Four Things We Learned From Peach Jam: From Marvin Bagley III to the Death of the Tweener

Rob Dauster
NBC Sports

NORTH AUGUSTA, S.C. — Marvin Bagley III is probably going to end up playing college basketball this season.

Peach Jam, which is typically the best event on the club basketball circuit in the spring and the summer, lacked any of the buzz that we are used to seeing and hearing about, but it made up for it with what could end up being season-defining news for a top ten team.

Here are the basics to get you caught up: Bagley is a 6-foot-11 combo-forward and arguably the best prospect in the world that is not currently on an NBA roster. He also turned 18 years old in March — meaning he is old for his grade — and would be eligible for the 2018 NBA Draft if he could find a way to graduate from high school prior to the start of the 2017-18 school year.

On Friday, NBC Sports reported that the Bagley family is in the processing of determining whether or not it is actually possible for Marvin to enroll in college this fall. Members of two staffs currently recruiting Bagley have since told NBC Sports that it is doable, and there is a growing expectation that Bagley will do his one-and-done season in 2017-18. His father, speaking to FanRag Sports, went with the dismissive non-denial when asked over the weekend: “Hey, ask the guy who started the rumor, they know more than what I can tell you. You should probably ask CBS Sports; it seems like they know more than I know. That’s my answer, ask CBS Sports.”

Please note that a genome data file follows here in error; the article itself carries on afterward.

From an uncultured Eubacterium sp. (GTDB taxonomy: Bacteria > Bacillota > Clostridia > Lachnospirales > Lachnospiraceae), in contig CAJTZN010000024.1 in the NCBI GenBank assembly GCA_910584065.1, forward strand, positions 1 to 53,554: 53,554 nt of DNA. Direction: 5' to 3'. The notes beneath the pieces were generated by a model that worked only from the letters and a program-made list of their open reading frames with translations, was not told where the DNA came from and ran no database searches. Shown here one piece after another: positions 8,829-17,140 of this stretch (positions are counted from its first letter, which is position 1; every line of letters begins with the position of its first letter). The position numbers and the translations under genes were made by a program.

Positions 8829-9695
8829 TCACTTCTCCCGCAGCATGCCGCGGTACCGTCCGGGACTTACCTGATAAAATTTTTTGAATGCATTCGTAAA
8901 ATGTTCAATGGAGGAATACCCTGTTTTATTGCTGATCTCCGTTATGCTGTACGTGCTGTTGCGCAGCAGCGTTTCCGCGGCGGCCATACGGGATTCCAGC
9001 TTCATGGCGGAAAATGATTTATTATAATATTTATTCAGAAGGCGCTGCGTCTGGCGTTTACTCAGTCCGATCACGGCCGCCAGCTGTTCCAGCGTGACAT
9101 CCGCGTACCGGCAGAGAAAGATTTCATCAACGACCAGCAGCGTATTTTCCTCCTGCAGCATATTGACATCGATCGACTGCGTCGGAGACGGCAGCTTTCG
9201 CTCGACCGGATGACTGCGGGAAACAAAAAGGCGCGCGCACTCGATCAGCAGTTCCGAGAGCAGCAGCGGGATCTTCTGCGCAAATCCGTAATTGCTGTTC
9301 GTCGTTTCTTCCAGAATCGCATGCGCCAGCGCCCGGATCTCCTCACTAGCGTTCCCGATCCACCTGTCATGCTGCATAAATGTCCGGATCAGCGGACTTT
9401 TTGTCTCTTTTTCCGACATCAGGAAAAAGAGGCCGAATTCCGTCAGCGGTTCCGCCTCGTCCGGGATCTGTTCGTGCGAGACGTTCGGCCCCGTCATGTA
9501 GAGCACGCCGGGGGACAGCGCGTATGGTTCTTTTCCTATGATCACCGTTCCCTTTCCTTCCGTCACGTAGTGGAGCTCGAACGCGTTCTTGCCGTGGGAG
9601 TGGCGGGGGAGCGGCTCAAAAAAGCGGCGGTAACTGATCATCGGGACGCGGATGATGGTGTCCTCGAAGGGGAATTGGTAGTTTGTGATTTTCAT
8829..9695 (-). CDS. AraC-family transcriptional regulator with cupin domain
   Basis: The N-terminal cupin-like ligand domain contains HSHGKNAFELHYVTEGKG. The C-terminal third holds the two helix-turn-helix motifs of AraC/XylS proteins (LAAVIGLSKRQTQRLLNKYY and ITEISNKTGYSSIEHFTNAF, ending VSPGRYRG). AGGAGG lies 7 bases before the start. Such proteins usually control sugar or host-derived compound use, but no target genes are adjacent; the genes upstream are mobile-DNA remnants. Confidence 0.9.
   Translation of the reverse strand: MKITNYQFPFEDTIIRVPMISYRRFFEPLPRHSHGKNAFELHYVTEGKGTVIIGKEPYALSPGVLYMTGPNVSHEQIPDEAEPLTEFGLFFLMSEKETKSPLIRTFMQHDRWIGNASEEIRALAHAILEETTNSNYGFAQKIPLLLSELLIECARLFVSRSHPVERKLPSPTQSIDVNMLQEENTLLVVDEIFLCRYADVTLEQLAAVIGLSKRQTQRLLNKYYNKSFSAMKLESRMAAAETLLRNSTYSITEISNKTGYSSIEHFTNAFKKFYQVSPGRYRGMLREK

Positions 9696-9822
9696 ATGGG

The question then becomes eligibility, and it’s two-fold: The first part is collegiate eligibility. Will he make it through the NCAA’s eligibility clearinghouse in time for the start of the season, and while that is big news or whoever ends up getting him, it is more or less irrelevant for Bagley himself. The reason this is something the family is going to try to do is to get him eligible for the NBA Draft a year early. He’s old enough, he just needs to be a season removed from his high school graduation. If he earns that diploma but misses the first six weeks of the season while waiting to be cleared, he’ll still get picked next June.

Which means he’ll get his first NBA paycheck at 19.

Which means he’ll get his first NBA extension at 23.

Which means he’ll be eligible to get max-level extensions at 28 and 33 instead of 29 and 34.

That extra year of earning power at the end of his career combined with the fact that those contracts will come a year earlier could end up being worth in the mid-eight figures if Bagley lives up to his potential.

So where will Bagley end up playing?

He told reporters at Peach Jam that he will be taking his official visit to Duke this week — he’s an Arizona native playing for a Southern California high school team — and will also take officials to USC and Arizona. Kentucky, Kansas and UCLA are also in the mix, but they aren’t considered to be leaders. Bagley has the potential to be an all-american in college this season, and he would fit perfectly as a small-ball four at Duke in the Jayson Tatum role, alongside Deandre Ayton at Arizona or in USC’s high-octane, uptempo offense.

If you forced me to bet my life on where Bagley will end up playing next season, it would be at Duke.